In this work, we present the first-attempt at creating “virtual biopsy” radiogenomic maps for predicting gene mutational status on MRI, by combining two complementary attributes that capture mutational heterogeneity at: (1) population-level via spatial-priors for presence or absence of mutation status () using probabilistic atlases from a retrospective cohort, and (2) local tumor-level by incorporating context-priors that capture mutational heterogeneity via radiomic attributes obtained from a stereotactically co-localized biopsy site within the tumor. The spatial and context priors are combined within a Least Absolute Shrinkage and Selection Operator (LASSO) regression model to obtain a per-voxel probability of the likelihood of increased expression of the gene mutation () at that location. The prediction probabilities obtained for every voxel are further improved using probabilistic pairwise Markov models. In this work, we evaluate these Spatial and Context Aware (SpACe) maps in the context of two problems in Glioblastoma (GBM): (1) predicting EGFR status (amplified (), non-amplified ()), and (2) predicting MGMT status (methylated (), non-methylated ()), from routine MRI scans. The pipeline of the entire workflow is illustrated in Figure 1.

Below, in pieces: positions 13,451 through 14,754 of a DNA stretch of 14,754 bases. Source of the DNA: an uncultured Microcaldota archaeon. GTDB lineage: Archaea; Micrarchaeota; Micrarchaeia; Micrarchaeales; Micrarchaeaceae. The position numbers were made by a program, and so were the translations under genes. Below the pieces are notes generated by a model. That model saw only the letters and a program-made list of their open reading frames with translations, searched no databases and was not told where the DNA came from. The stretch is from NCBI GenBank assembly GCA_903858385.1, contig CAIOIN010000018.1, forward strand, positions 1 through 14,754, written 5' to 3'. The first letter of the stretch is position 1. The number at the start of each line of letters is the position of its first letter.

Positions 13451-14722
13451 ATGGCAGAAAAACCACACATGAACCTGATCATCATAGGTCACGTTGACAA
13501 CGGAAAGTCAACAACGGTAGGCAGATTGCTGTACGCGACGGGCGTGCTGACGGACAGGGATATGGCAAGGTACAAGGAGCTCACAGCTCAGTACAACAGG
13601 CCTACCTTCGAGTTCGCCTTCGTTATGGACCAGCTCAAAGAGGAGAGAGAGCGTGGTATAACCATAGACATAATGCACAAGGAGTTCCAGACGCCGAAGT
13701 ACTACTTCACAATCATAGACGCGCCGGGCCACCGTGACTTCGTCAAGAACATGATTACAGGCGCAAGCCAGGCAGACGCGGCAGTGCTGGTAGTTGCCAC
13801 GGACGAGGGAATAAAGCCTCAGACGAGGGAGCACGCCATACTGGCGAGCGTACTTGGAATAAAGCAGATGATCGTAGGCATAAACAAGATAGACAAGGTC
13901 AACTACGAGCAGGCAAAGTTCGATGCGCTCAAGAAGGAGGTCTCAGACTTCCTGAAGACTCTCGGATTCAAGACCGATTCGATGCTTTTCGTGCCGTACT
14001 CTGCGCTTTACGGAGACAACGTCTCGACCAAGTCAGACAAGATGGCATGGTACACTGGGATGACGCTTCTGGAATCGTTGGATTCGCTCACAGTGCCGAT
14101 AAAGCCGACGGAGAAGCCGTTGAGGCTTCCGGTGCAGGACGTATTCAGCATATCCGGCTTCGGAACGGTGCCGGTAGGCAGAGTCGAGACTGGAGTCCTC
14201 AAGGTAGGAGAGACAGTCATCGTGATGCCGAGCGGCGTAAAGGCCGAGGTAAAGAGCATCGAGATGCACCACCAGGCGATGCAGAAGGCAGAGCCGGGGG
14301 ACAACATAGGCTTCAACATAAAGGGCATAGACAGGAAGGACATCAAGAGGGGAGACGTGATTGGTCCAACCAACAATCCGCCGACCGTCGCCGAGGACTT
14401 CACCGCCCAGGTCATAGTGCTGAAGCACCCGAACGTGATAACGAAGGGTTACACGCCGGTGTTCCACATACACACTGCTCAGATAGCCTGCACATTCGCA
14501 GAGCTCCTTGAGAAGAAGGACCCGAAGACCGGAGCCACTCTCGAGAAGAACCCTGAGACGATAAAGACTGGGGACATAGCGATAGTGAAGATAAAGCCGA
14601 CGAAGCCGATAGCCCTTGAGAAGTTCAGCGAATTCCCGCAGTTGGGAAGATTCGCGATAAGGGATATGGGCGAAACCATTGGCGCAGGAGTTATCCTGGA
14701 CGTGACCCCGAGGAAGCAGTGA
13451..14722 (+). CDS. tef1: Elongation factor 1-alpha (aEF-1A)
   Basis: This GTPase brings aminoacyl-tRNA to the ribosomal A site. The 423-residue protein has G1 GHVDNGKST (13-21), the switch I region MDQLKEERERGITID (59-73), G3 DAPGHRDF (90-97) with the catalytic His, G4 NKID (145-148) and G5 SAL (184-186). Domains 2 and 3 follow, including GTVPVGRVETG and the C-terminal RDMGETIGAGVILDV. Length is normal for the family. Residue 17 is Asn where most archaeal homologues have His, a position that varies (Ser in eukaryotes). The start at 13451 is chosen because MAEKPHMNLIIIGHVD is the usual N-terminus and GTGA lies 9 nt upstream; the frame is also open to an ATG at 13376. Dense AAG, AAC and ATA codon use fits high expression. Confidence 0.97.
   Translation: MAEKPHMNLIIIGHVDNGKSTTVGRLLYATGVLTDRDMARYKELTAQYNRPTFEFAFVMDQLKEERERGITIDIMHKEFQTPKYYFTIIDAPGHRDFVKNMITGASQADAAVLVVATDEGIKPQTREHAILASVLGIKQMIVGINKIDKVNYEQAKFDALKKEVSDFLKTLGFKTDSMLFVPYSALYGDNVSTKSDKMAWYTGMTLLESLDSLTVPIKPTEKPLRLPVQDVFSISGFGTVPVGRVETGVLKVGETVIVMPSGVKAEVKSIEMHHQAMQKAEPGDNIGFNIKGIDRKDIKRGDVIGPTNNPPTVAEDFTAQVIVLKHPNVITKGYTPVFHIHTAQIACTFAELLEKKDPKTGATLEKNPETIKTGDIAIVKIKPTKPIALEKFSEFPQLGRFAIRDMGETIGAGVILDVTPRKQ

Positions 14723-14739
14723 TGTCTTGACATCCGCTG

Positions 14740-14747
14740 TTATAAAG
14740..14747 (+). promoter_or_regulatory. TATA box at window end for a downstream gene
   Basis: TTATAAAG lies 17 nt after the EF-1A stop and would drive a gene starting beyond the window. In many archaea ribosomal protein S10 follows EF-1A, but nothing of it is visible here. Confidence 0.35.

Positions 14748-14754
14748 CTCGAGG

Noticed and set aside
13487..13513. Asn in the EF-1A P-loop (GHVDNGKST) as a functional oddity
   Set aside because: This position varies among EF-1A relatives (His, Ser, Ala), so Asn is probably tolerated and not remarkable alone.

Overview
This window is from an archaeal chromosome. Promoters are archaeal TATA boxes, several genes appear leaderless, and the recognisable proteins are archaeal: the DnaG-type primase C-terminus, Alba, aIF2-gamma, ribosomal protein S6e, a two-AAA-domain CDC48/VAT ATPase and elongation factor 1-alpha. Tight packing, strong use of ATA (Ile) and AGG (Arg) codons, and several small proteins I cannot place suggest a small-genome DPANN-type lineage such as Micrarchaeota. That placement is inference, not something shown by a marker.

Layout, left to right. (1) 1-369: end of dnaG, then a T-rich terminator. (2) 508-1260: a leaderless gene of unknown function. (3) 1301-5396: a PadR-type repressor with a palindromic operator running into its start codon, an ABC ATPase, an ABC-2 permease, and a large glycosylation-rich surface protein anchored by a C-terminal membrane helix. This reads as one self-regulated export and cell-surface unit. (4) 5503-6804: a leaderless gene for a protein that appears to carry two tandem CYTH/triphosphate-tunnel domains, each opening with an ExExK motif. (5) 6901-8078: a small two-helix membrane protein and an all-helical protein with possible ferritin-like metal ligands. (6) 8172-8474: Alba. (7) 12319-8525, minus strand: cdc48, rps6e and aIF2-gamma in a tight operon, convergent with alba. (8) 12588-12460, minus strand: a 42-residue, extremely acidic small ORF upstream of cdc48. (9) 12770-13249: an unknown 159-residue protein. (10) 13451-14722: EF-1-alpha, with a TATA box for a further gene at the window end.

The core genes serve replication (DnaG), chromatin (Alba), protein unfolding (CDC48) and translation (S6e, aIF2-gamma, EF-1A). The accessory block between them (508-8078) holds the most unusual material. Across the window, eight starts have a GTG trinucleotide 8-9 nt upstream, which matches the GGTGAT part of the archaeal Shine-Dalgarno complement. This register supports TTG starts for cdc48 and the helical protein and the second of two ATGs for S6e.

2 Methods

2.1 Notation

We define an image scene as , where is a spatial grid of voxels , in a 3D space, . Each voxel, is associated with an intensity value . represents the co-localized biopsy location on MRI scans, such that . denotes the feature set obtained for every . For gene , defines mutated/methylated, while defines non-mutated/unmethylated.

Figure 1: Fig. 1: Overview of the workflow of SpACe to create “virtual biopsy” maps.

2.2 Computing context-aware mutational heterogeneity from stereotactic biopsy locations ()